Cardinal Chemical Co. v. Morton Int'l, Inc., 508 U.S. 83, 7 (1993)

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certiorari to the united states court of appeals for the federal circuit

No. 92-114. Argued March 3, 1993—Decided May 17, 1993

Since its 1987 decisions in Vieau v. Japax, Inc., 823 F. 2d 1510, and Fonar

Corp. v. Johnson & Johnson, 821 F. 2d 627, the Court of Appeals for the Federal Circuit, which has exclusive jurisdiction over appeals from all Federal District Courts in patent litigation, has followed the practice of routinely vacating declaratory judgments regarding patent validity following a determination of noninfringement of the patent. Adhering to that practice in this and a similar case brought by respondent, the Federal Circuit affirmed the District Courts' findings that the particular defendants had not infringed respondent's two patents on chemical compounds used in polyvinyl chloride, and then vacated the entry of judgments, on the defendants' counterclaims, declaring the patents invalid. A third such case is still pending. Petitioners, the alleged infringers in this case, sought certiorari on the ground that the Federal Circuit has erred in applying a per se rule to what should be a discretionary matter. Respondent did not oppose the grant of certiorari, but instead pointed out that it also has an interest in having the validity issue adjudicated, in that its patents have been effectively stripped of any power in the marketplace by the Federal Circuit's refusals of substantive review on the two invalidity findings.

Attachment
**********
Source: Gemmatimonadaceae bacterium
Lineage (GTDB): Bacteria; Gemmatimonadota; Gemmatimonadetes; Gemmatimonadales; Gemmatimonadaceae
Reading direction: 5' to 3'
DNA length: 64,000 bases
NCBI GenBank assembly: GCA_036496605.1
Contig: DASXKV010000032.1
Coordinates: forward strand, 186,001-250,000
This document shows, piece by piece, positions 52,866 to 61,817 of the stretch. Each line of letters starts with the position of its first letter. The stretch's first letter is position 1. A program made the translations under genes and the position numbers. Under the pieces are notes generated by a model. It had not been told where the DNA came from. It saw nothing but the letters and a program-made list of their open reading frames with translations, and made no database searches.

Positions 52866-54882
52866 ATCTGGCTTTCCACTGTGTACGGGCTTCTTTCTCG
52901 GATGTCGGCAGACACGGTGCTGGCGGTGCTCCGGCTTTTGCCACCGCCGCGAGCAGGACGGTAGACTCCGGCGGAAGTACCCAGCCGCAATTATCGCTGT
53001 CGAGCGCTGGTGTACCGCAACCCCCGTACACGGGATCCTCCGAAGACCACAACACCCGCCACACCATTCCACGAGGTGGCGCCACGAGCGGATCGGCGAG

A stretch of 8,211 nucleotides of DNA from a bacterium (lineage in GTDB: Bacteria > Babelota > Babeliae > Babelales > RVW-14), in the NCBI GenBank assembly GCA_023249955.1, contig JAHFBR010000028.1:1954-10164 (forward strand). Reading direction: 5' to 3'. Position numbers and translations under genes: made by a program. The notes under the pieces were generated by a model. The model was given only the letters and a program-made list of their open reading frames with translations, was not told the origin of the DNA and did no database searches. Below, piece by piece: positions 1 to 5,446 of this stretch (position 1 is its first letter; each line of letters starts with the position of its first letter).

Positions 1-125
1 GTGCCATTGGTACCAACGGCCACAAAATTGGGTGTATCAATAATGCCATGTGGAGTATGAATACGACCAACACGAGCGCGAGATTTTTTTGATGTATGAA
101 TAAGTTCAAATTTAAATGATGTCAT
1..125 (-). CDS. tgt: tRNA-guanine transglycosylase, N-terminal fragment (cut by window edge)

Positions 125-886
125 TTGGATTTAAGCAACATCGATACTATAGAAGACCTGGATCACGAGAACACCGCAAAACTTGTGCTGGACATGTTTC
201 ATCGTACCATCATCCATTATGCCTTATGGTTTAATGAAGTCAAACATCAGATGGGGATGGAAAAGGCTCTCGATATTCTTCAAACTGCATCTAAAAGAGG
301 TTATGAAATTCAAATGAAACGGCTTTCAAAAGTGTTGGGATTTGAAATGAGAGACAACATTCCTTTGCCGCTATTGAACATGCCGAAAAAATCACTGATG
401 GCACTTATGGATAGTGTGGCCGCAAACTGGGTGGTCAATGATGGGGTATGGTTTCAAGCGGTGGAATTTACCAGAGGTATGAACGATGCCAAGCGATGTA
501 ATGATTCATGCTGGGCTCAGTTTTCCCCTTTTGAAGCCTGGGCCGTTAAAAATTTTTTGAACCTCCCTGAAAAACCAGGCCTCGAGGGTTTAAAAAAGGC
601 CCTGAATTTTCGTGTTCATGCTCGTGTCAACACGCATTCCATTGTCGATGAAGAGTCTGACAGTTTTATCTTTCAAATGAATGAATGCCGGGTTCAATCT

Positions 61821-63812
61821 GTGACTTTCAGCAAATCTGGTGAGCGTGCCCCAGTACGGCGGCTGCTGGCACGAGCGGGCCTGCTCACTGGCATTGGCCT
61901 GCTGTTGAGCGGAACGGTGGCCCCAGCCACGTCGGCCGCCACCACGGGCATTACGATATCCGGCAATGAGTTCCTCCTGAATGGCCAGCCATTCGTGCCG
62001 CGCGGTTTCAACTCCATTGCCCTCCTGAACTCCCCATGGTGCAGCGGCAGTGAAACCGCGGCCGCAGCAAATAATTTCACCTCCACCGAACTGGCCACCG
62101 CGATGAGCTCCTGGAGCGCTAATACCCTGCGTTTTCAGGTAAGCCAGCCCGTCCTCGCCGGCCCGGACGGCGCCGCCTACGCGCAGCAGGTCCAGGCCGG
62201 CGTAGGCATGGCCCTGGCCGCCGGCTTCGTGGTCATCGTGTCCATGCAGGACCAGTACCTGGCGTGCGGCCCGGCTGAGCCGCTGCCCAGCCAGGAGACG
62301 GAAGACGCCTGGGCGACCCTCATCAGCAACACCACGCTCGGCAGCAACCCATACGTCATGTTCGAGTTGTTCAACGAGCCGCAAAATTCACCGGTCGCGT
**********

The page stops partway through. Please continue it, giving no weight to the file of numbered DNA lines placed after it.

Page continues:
Held: The Federal Circuit's affirmance of a finding that a patent has not been infringed is not per se a sufficient reason for vacating a declaratory judgment holding the patent invalid. Pp. 89-103. (a) The Vieau and Fonar opinions indicate that the practice of vacating such declaratory judgments is limited to cases in which the Federal Circuit is convinced that the finding of noninfringement has entirely resolved the controversy between the litigants by resolving the initial complaint brought by the patentee. The Federal Circuit has concluded that in such cases the declaratory judgment is "moot" in a jurisdictional sense, a conclusion that it considers dictated by this Court's earlier opinions in Electrical Fittings Corp. v. Thomas & Betts Co., 307 U. S. 241, and Altvater v. Freeman, 319 U. S. 359. Pp. 89-92. (b) While both Electrical Fittings and Altvater are consistent with the Federal Circuit practice at issue, neither case required it. Electrical Fittings did not involve a declaratory judgment, and Altvater does


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